There are words in the English language that exist solely in certain regions in the US.
In the Northeast, they use words like “sneakers,” “leaf peepers,” and “wicked.”
In the South, they use terms like “sugar” (to describe a kiss) and “ragamuffin.”
In the Midwest, words like “Hoosier” and “ope” are commonly used.
While English is the predominant language in the US, there are different dialects around the country. In some regions, in fact, there are words used that no other part of the country has heard.
As slang words developed over time, regions created their own names for common things. For example, the majority of the country uses the word “soda” to describe the bubbly drink, but the Midwest calls it “pop.” In the South, it is referred to as “coke,” and some places simply call it “tonic.”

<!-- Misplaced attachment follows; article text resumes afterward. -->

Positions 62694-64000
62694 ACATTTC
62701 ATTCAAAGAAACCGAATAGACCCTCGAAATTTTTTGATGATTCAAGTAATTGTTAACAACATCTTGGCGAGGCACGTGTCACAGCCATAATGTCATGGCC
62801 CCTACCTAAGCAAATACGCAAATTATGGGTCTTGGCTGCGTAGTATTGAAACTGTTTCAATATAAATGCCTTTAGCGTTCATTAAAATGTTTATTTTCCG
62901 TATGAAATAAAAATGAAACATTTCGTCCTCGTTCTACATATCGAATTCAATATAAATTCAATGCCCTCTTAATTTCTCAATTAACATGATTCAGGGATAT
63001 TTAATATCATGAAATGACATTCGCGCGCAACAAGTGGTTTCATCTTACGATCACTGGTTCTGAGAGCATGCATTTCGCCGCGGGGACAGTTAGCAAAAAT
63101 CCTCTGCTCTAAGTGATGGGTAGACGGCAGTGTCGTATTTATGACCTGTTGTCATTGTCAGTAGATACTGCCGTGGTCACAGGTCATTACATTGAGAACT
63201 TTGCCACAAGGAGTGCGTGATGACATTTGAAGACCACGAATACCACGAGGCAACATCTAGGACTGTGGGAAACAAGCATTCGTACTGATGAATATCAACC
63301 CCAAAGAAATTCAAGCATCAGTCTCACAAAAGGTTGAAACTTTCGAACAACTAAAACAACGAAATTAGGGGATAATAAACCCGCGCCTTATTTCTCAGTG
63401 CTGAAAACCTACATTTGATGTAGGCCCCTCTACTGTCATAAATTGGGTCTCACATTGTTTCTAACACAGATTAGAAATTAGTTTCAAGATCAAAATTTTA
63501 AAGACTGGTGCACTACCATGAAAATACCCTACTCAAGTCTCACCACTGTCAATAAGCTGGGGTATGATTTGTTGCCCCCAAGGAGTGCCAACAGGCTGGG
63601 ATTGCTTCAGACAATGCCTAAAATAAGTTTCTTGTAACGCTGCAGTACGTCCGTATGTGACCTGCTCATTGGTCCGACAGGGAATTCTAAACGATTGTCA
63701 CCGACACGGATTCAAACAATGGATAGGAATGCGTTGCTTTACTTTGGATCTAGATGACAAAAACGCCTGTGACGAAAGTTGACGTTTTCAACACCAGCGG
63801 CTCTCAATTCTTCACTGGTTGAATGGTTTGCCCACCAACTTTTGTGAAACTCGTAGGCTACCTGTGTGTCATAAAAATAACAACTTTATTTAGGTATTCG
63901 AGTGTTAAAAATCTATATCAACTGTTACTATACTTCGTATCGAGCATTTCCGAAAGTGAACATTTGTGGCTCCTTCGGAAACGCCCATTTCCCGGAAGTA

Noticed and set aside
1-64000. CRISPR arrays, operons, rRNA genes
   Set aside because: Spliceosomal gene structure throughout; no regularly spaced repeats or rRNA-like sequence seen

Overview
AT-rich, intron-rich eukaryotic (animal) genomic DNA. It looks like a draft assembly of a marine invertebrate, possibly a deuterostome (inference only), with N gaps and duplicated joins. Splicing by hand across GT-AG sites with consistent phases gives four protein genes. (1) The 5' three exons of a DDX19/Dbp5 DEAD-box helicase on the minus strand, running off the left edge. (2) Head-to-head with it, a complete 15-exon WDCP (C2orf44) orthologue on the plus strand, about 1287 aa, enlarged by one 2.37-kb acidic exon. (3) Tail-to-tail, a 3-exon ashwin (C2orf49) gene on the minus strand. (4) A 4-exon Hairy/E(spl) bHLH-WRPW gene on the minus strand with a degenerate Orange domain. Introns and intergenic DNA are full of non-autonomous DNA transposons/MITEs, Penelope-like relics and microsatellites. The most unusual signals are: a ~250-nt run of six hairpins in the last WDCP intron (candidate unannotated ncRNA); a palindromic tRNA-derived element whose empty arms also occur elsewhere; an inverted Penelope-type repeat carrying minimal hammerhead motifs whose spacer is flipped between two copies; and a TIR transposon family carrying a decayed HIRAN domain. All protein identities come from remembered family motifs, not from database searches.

Check out some more quirky words that regions have created.
In New England, children drink from “bubblers.”
The term “bubbler” — more specifically heard in Boston and Providence — is used to describe a drinking fountain. In fact, a North Carolina State University study found that only 18% of people in the US use the term “bubbler” and most of them are in the Northeast.
Southerners refer to a group of people as “y’all.”
One of the most popular and well-known slang words from the south is “y’all. “
In the Northeast, people call their gym shoes “sneakers.”
While the rest of the country refers to them as “tennis shoes,” the Northeast calls them “sneakers.”
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Source:: Business Insider